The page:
Samurai Western begins when Gojiro is accosted by thugs while he's walking through Cactus Gulch. As quickly as he can kill them, new gunmen spawn shouting the same three lines of dialogue. Eventually, Gojiro a) kills the last one, b) has killed enough of them, or c) has killed for long enough and the level ends. Next he goes to the Saloon where he's accosted by a black Frenchman named Jean who unleashes a host of gunmen on Gojiro. As quickly as he can kill them, new gunmen spawn shouting the same three lines of dialogue. Eventually, Gojiro a) kills the last one, b) has killed enough of them, or c) has killed for long enough and the level ends. Then Gojiro returns to the streets of Cactus Gulch where he's accosted by Jean who waxes poetic about combat and wine before unleashing a host of gunmen on Gojiro. At some point, a boss battle begins between Gojiro and Jean with the host of gunmen continually warping in. Eventually this level ends, too. Although Samurai Western has sixteen levels, it only has seven areas. By the time you’ve completely smashed up the Saloon for the third time you have to wonder why the busty Claudia bothers keeping the place open. It’s obvious that her money is going towards replacing the dozens of smashed chairs and tables rather than clothes that fit her. Bigger mysteries abound. Goldberg must have something supernatural up his sleeve. Evil dwarves lurk in his mine, sinister “Faceless” gunmen rejoice in their own demise, and he is able to transport hundreds of gunmen to fight you. None of this is dealt with. I’m not even sure why one of the villainous leads has pointed ears. Spock, is that you? Speaking of the bad guys, Samurai Western has a dearth of character models, with emphasis on the weapon, not the man. There’s the shotgun guy, the six-shooter guy, the guy that looks like the Witch of the Waste’s henchman, the knife guy, the Tommy Gun guy, and the vile bombing freak who looks like a lobber out of
**The Bottom Line**
Samurai Western might not have seemed so egregious if it was presented as a side-scrolling platformer. That’s how it feels anyway. There’s no skill required for fighting, no depth to the environment, and little variation in levels. In terms of third-person action games set in a 3D environment it feels like an artifact from an alternate timeline where
PlayStation 2 · by Terrence Bosky (5375) · 2005
Well, I understand the concept...sword versus gun. In this game, let's make the sword win and see what happens. Although apparently no one in the game understands the laws of physics and were to intrigued with the Matrix movie, made this game downright corny.
You have this "average" samurai stuck in the middle of Marlboro country. Guess what this dude carries a sword and is killing numerous cowboys. What's corny is that NOT ONLY can this samurai bloke dodge bullets, he can also DEFLECT the bullets with his sword (in the intro cutscene, he literally cut bullets in half). Well it's fun, but pigs could fly and I doubt they made a game about flying pigs yet.
But since it's a game, you basically could dang well make any dang plot you want. But the thing about "realism" at least as fiction goes, this samurai is just another John Doe. He's not a super-human samurai, or a divinely entity in the form of a low-life samurai, he's just a samurai that can "casually dodge and deflect bullets like their flies". The dudes in the "Plot Department" should be fired for being quacks.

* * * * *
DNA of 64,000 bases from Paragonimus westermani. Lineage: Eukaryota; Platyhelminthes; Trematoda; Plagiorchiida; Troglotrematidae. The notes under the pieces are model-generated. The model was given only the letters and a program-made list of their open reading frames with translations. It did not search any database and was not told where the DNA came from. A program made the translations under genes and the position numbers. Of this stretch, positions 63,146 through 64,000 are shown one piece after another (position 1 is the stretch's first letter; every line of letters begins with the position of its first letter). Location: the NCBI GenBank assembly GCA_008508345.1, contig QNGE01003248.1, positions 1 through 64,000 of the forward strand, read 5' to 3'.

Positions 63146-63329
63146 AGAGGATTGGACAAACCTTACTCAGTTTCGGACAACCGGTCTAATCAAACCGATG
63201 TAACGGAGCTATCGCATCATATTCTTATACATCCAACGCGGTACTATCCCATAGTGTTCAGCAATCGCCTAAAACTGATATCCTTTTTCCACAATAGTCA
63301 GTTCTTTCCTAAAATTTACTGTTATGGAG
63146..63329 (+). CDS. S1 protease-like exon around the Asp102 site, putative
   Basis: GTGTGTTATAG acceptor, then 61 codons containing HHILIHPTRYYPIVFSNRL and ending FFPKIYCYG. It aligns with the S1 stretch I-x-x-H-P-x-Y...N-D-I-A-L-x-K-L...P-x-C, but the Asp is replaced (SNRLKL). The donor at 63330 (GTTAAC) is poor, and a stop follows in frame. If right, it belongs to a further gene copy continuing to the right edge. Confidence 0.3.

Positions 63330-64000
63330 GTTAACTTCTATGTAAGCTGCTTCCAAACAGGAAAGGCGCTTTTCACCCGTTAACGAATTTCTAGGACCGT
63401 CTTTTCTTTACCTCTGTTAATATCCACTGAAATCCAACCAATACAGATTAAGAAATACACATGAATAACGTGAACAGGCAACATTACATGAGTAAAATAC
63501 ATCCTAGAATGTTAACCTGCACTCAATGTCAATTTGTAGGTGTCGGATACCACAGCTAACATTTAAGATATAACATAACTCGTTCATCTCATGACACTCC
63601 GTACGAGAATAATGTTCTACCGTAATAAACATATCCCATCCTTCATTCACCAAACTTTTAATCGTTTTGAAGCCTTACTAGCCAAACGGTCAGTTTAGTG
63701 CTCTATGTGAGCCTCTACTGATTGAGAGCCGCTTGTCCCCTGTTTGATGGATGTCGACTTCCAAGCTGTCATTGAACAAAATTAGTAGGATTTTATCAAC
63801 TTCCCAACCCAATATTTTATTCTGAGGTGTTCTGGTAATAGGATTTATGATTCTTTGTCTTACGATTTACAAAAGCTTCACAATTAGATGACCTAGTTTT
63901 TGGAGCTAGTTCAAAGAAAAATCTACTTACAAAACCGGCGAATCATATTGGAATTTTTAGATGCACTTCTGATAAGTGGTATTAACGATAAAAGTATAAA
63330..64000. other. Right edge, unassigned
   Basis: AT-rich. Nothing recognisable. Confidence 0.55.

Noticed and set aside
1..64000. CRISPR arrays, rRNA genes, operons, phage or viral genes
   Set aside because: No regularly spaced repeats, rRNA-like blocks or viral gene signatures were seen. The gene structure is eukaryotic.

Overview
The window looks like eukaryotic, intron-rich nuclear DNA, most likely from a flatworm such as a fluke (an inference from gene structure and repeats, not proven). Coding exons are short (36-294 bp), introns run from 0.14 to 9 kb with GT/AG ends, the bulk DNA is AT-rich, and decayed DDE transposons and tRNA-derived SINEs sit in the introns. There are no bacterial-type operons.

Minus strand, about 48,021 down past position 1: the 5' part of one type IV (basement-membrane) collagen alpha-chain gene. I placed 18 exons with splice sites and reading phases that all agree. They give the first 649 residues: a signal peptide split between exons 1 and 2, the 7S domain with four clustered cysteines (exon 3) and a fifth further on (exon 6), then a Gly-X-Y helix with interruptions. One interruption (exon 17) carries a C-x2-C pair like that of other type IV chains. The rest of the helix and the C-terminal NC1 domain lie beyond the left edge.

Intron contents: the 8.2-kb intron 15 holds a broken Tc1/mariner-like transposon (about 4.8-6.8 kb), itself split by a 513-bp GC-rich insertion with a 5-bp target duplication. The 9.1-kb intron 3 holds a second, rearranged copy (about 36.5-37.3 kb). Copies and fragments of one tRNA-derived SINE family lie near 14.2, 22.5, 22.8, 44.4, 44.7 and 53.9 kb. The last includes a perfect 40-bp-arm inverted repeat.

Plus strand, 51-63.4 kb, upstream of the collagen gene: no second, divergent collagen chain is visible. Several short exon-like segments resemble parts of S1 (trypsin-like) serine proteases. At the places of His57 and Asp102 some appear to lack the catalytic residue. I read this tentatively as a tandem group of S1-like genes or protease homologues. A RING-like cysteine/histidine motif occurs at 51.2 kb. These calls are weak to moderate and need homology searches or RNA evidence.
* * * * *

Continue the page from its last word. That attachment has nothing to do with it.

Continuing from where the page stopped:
But regardless, it is fun as hell looking at your samurai moving faster than the wind and dodging bullets. Thankfully the sound of cowboys dying by the sword was very nice in a squishy way so you probably wouldn't get bored in the first several hours.
The game did introduce some features that I wished would be applied to every dang RPG in existence. This refers to skill-based items. The more you use a sword, the higher your skill with that blade, thus increasing your stats. There are a lot of swords, so you can experiment the pros and cons of different blades.
One funny feature in the game was the "Accessory Dress-up". You can visually change the appearance of items you get throughout the game. You can rotate, move or even alter the size of items you can wear. I wanted to make my samurai a little cool, with his cow-boy hat, but somehow made that hat as big cart-wheel. Which is somewhat fun seeing your character, half as an overgrown hat running around. This was probably meant as a humorous game than a serious one. Dry humor, but humor nevertheless.
Well this was probably the quickest game I've ever finished. Took me several hours but I successfully defeated the final boss. Ended in level 30-something. Surprisingly, the game stated I only unlocked 35% of the game. It sounded intriguing but I lost interest since there isn't much game play to the game. All you do in the game is dodge and attack. Slash here, slash there, dead here, dead there. Repetitive at its fullest.
The items you get suck big time. Different swords were nice, but a lot of the items you get are junk: Afro (what's an Afro wig doing in this game?), parrot, etc. I have 3 different Right-foot boots but no left-foot boots. Funny but irritating at the same time.
Eventually, you'll probably get bored really fast. Won't be expecting a sequel, that's for sure.
The Bottom Line
Interesting, ironically speaking.
PlayStation 2 · by Indra was here (20633) · 2006
Related Sites +
Official Japanese game website
- MobyGames ID: 18192
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Contributors to this Entry
Game added by Terrence Bosky.
Additional contributors: Sciere.
Game added June 22nd, 2005. Last modified September 2nd, 2023.